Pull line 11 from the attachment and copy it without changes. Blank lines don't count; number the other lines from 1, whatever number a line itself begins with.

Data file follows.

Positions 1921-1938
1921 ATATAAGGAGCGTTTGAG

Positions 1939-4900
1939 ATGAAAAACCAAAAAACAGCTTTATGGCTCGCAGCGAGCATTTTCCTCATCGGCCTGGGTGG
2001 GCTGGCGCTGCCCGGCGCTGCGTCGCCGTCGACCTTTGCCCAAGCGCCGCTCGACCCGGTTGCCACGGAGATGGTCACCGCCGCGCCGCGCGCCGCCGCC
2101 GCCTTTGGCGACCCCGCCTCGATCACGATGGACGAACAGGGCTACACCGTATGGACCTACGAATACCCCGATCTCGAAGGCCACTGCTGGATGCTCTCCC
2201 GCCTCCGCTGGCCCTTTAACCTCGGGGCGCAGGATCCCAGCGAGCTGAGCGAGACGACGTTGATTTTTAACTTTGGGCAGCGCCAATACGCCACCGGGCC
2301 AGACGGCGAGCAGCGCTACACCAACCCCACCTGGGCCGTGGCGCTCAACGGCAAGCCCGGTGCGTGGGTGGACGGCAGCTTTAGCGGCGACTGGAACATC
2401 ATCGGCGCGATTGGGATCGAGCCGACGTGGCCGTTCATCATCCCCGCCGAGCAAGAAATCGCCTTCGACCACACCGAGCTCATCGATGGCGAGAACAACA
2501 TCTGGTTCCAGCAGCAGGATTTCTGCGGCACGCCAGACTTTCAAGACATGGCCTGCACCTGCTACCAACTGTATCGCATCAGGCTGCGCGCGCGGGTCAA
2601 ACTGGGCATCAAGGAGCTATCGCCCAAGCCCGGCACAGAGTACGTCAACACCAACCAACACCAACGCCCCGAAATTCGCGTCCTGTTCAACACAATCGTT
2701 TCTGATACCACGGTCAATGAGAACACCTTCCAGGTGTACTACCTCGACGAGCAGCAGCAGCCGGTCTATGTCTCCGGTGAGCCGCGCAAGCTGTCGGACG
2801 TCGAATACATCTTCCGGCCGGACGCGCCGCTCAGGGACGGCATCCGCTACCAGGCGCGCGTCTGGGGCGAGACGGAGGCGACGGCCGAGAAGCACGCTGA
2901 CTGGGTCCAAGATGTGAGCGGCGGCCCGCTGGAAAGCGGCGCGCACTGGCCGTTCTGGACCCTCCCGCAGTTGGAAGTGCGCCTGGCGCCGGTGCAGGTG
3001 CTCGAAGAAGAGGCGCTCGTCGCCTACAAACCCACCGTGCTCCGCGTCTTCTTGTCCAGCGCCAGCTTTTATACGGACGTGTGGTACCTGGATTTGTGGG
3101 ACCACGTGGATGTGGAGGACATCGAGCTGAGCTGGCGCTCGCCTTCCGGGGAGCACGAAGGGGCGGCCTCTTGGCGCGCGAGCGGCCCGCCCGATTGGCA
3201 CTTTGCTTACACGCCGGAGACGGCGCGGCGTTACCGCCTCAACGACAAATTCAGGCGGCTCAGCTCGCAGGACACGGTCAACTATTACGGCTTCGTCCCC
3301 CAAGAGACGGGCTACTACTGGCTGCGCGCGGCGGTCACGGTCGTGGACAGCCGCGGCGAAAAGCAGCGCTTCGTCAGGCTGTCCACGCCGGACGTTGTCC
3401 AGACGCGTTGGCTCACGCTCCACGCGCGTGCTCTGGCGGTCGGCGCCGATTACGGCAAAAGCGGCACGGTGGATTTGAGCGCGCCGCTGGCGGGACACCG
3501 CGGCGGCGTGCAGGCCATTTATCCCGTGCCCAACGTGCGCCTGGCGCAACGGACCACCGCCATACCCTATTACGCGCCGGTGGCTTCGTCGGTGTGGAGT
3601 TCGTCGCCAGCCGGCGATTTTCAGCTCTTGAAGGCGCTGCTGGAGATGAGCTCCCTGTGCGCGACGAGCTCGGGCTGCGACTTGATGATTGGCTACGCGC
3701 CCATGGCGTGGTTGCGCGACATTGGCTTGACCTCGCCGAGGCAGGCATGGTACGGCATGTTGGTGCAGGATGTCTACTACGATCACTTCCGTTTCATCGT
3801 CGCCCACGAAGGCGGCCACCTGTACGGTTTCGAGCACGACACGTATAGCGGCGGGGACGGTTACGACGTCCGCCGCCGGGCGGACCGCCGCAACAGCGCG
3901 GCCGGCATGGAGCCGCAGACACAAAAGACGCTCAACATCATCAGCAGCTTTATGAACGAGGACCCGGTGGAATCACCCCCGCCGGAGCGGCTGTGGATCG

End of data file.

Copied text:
2601 ACTGGGCATCAAGGAGCTATCGCCCAAGCCCGGCACAGAGTACGTCAACACCAACCAACACCAACGCCCCGAAATTCGCGTCCTGTTCAACACAATCGTT